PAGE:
The Russian influence in our presidential election requires immediate action by Congress to launch a full, independent investigation – similar to the commission convened to investigate the attacks of 9/11. This committee requires subpoena power and the authority to release an unredacted accounting of this assault on our democracy.
The allegations surrounding Russia's cyber attack – made with "high confidence" by our intelligence community – are explosive: Hackers loyal to the Kremlin stole documents from both the DNC and the RNC, but released only the former to WikiLeaks. Under the direction of Russian President Vladimir Putin, the campaign escalated into a bald bid to install Republican Donald Trump as president of the United States.
The implications of this attack are staggering. America's Cold War nemesis – a resurgent authoritarian power with expansionist aims in Europe, subject to harsh international sanctions for its annexation of Crimea – may have succeeded not only in degrading global faith in American democratic institutions, but in subverting our choice for leader of the free world.
With Trump soon to take the oath of office, the Russian plot raises harrowing questions: What did Trump know of the effort, and when did he know it? What are we to make, in retrospect, of Trump's call on the Russian government to hack Clinton's emails last July? Or of Trump's unvarnished praise of Putin throughout the campaign? Or of Trump's efforts to undermine the NATO alliance? Or of the president-elect's refusal, even now, to acknowledge the Russian origin of the hack, and his denigration, instead, of U.S. intelligence?
The spectre of Russian influence casts an even darker shadow over the Trump administration moving forward. What became of the hacked RNC emails? Does the Kremlin have leverage – kompromat – over Trump or his inner circle? (RNC chair Reince Priebus is, today, Trump's chief of staff.) Was the appointment of Rex Tillerson, who was personally awarded Russia's Order of Friendship by Putin, as secretary of state made only with America's interest at heart?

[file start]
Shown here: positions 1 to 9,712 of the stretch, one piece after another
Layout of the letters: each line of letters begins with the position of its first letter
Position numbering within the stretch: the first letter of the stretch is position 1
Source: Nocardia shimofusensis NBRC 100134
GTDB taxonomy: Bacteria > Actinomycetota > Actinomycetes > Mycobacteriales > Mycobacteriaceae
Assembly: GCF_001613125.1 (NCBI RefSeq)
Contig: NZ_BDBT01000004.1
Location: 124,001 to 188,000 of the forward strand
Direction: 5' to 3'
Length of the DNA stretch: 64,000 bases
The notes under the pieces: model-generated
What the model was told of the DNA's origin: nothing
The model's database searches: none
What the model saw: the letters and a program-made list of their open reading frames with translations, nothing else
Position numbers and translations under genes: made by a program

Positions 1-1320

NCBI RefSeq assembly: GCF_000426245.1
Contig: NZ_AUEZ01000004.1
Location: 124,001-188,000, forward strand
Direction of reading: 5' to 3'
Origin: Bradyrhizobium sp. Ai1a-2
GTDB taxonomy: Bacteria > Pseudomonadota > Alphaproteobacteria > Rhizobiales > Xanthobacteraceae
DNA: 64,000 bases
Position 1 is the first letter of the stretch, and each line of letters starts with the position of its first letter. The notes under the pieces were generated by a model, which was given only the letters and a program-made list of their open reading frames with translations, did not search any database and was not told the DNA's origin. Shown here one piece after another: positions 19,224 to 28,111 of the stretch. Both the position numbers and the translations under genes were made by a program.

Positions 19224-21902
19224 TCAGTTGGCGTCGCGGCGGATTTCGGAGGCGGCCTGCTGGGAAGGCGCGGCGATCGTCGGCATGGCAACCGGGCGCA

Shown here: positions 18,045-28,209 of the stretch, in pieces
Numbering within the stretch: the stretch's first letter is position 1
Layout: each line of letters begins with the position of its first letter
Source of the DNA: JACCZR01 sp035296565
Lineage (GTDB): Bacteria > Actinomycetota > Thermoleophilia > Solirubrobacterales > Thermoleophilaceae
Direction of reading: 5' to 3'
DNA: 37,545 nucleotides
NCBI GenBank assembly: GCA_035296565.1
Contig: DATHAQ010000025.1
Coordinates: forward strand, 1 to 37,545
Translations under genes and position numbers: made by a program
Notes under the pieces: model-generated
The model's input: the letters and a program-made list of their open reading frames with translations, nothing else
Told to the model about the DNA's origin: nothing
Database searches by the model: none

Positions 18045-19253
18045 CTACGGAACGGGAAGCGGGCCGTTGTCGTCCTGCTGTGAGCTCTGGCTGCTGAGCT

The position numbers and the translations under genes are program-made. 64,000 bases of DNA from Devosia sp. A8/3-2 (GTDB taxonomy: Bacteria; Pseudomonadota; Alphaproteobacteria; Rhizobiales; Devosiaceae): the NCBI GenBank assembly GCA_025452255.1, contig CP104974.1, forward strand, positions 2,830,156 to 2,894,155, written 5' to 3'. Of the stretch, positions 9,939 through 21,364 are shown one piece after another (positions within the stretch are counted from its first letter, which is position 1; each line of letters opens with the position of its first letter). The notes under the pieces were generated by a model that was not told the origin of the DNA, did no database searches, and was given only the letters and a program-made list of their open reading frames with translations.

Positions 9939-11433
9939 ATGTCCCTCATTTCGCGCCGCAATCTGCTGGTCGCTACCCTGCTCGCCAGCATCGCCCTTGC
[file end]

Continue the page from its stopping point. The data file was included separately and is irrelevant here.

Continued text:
Without a dispassionate investigation into the Russian attack, such open questions will metastasize into conspiracy theory, or worse. For millions of Americans, the legitimacy of the 2016 election will remain in doubt, furthering Russian interest in subverting our democracy.
A special investigation must fearlessly follow the facts, and lay them out with clarity before American voters. This is true whether they reveal the Russian attack was merely a noxious undercurrent to an election that Trump won fairly, or whether they reveal Putin effected a cyber coup to install the 45th president of the United States – whether they reveal Trump was a lucky beneficiary of Russian meddling, or whether he or his associates were active participants in the Putin plot.
This attack cannot be wished away or swept under the rug. Failure to investigate will invite not only corrosive doubt, but likely copycat attacks from other foreign actors. "When you have strong evidence a foreign power has interfered with American institutions, you keep digging and get the facts out," writes Sen. Ron Wyden, an Oregon Democrat who sits on the Senate intelligence committee who has called for information on the attack to be declassified.
The Russian cyberattack struck at the heart of our politics. But the investigation into its origins and its impacts must rise above partisanship. As South Carolina Republican Sen. Lindsey Graham wrote with clarity on Twitter this week, "Russian hacking during the US presidential election is not a Republican or Democrat issue. It's an American issue. We must stand together."